Our researchers are continually making advances that have the potential to change the world for blood cancer patients.
As it's Blood Cancer Awareness, here’s a quick run-down of just some of key discoveries reported this year, and the promise for the future.
Understanding the biology of blood cancers
When trying to mend a broken clock, it really helps if you know how it should work and what can cause it to go wrong. And likewise in cancer, when something goes wrong in cells, to tackle it it’s crucial to understand how the machinery should work and what goes awry to cause these cells to grow out of control.
To get to grips with the biological nut-and-bolts of blood cells, Dr David Kent, a Bloodwise Bennett Fellow, and Prof Bertie Göttgens used state-of-the art technology to create a map of the molecular symphony that directs the developmental ‘decisions’ of immature blood cells in mice embryos. This lays the groundwork to identify the key molecular signals that transform a small clump of cells into a fully working and diverse blood system.
Moving on to what can go wrong, Dr Katrin Ottersbach, another Bloodwise Bennett Fellow in Edinburgh, identified the cells responsible for an aggressive form of acute lymphoblastic leukaemia (ALL) that affects babies. Using mice, her team discovered a critical time window that DNA damage occurs in certain developing blood cells in the womb, pointing to when
and how the foundations for leukaemia are laid.
In a similar vein, Prof Michelle West and her team in Sussex focused on how a virus can hijack the inbuilt control over cell growth to trigger the development of Burkitt lymphoma, a type of non-Hodgkin lymphoma. They discovered that the virus interferes with the control switches of two genes that help regulate normal cell death, allowing the infected cells to survive.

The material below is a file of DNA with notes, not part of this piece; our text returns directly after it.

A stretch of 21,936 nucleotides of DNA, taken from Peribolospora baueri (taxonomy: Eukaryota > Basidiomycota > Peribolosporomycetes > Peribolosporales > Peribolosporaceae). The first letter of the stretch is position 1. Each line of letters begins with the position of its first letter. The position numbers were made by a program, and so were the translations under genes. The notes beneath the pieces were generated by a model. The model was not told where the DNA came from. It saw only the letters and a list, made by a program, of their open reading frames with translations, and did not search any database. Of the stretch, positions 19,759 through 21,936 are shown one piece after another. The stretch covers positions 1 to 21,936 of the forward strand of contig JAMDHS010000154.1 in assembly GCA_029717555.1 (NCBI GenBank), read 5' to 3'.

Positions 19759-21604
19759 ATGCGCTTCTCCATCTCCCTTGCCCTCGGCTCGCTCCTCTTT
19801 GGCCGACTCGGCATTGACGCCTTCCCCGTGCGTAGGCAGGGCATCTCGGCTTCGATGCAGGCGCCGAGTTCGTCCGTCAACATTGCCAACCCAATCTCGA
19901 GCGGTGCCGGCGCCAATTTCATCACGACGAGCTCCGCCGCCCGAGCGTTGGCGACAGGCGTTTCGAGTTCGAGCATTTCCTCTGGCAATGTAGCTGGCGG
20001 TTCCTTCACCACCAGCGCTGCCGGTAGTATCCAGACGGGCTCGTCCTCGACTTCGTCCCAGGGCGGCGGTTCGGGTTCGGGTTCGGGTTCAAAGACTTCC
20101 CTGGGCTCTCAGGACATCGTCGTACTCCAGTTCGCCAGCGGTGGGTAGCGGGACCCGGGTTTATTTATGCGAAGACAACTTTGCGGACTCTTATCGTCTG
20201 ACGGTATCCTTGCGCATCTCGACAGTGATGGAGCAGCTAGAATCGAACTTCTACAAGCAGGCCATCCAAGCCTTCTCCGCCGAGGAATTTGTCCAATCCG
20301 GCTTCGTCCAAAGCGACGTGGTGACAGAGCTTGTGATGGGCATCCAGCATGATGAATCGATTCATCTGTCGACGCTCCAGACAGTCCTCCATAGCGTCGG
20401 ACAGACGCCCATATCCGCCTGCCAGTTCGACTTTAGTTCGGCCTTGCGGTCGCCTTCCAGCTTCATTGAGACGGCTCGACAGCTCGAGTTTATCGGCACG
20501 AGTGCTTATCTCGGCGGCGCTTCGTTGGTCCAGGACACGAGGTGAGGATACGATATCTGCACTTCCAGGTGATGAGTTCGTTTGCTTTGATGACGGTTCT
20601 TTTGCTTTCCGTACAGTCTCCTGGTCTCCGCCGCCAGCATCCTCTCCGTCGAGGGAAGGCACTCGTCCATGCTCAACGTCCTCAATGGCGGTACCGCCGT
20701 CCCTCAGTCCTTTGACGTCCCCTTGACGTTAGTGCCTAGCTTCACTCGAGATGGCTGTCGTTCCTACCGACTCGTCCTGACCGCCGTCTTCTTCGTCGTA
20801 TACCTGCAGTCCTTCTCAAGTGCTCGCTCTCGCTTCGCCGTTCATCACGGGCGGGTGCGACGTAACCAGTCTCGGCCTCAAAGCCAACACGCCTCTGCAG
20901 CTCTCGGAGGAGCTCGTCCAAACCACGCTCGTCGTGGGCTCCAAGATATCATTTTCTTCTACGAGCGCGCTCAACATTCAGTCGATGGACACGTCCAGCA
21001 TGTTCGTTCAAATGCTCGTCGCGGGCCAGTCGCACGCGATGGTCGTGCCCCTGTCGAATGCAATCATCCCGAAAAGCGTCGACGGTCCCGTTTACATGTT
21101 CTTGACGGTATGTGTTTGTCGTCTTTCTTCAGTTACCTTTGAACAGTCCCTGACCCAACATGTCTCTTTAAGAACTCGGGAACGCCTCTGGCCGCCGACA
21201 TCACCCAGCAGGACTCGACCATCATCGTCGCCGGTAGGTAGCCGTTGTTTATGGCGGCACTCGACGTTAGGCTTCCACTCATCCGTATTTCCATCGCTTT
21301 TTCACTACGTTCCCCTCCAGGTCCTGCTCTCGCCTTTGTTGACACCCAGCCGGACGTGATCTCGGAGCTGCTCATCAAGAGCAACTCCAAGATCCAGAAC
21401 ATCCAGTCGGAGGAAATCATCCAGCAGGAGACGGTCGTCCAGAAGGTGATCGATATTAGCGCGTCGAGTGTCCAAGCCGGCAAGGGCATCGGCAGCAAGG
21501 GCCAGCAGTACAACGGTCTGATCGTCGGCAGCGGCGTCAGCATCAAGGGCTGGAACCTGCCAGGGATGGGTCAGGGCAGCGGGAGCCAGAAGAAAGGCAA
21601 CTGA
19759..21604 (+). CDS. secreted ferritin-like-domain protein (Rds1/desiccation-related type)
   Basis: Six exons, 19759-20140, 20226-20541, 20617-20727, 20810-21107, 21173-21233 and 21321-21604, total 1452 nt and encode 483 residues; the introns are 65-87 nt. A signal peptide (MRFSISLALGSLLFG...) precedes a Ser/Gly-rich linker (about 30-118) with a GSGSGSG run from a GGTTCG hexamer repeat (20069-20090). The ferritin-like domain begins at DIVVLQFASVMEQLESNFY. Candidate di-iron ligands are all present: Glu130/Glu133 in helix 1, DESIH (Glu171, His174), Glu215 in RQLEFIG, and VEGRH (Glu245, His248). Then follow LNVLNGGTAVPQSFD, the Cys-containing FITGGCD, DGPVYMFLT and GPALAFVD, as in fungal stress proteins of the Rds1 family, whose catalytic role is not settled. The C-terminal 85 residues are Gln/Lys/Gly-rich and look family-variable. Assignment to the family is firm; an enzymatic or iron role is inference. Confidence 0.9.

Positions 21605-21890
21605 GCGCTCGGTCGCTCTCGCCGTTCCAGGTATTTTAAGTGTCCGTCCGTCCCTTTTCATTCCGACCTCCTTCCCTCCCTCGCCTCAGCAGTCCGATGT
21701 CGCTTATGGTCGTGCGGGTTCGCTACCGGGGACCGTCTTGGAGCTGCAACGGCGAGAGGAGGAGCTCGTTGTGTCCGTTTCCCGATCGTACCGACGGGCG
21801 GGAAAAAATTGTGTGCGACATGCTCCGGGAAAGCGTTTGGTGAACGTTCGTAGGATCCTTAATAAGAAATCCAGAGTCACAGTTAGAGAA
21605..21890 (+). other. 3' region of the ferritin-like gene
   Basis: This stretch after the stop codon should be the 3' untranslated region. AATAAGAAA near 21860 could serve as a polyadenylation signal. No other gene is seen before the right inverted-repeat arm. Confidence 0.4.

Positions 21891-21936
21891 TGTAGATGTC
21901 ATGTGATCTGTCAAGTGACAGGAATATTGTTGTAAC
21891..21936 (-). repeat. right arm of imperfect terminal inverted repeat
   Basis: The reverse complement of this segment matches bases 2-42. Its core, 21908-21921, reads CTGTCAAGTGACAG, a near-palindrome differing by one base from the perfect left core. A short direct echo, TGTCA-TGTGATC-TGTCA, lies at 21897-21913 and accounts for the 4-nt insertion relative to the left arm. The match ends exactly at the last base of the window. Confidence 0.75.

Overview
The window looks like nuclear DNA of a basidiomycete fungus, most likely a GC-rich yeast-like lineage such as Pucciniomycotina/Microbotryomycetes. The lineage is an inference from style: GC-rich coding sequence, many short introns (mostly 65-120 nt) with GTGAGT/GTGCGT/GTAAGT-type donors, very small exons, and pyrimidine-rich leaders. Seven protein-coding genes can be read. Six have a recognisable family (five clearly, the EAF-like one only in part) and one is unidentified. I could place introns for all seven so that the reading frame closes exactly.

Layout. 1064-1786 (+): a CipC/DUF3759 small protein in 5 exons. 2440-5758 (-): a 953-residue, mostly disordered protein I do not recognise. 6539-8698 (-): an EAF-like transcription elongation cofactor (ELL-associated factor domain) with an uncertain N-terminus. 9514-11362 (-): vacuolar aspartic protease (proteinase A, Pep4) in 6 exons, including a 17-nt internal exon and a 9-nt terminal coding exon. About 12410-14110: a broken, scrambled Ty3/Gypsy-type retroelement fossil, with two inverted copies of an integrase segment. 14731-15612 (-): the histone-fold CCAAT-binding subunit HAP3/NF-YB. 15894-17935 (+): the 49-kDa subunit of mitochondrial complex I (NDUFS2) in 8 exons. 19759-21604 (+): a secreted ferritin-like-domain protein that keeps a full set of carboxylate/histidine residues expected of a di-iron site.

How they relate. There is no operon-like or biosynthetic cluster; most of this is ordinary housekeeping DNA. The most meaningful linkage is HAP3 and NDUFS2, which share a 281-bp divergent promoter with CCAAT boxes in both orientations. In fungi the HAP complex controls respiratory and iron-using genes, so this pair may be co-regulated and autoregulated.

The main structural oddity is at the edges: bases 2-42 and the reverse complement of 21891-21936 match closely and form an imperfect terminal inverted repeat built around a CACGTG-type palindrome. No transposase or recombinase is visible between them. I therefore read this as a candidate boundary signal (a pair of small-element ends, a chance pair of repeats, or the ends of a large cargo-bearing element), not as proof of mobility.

Targeting treatments at blood cancer
Knowing the key signals in cells that can go rogue and disrupt the normal controls on cell growth, gives researchers new targets to aim for when developing more precision treatments.
Along these lines, our researchers at King’s College London, identified two genetic faults that are critical to the development of a particularly rapidly growing blood cancer, acute myeloid leukaemia (AML). Prof Eric So’s team found that, in mice, drugs that selectively block these molecular pathways could be highly effective in treating this disease, where new treatments are desperately needed.
A collaboration between Bloodwise teams led by Prof Tessa Holyoake in Glasgow and Prof Tony Whetton in Manchester, found two proteins that acted as master regulators to maintain the survival of chronic myeloid leukaemia (CML) stem cells. Testing specific drugs that hit these two signals successfully killed the stem cells at the root of the cancer and eradicated the disease in mice, offering a possible route to a cure for this type of leukaemia.
Also striving to develop precision treatments, Dr Suzanne Turner, a Bloodwise Senior Lecturer in Cambridge reported a gene fault at the root of anaplastic large cell lymphoma (ALCL), an aggressive blood cancer that mainly affects children and younger adults. And Dr Dan Tennant in Birmingham revealed potentially important changes in signals from supportive cells in the bone marrow that may play a role in the progression of monoclonal gammopathy of undetermined significance (MGUS) to the more aggressive myeloma.
All of these results, while promising, will need more lab work to understand the full range of biological effects these treatments may have and whether they’re likely to be safe in patients. And ultimately, they will need to go through careful, systematic testing in human clinical trials before we’ll know whether they’ll be able to be used more routinely.
Tailoring treatments for patients
Once a treatment is used more routinely, it’s vital to carry on research to understand how they might be optimised, which patients are most likely to benefit, and how well patients are responding once on treatment.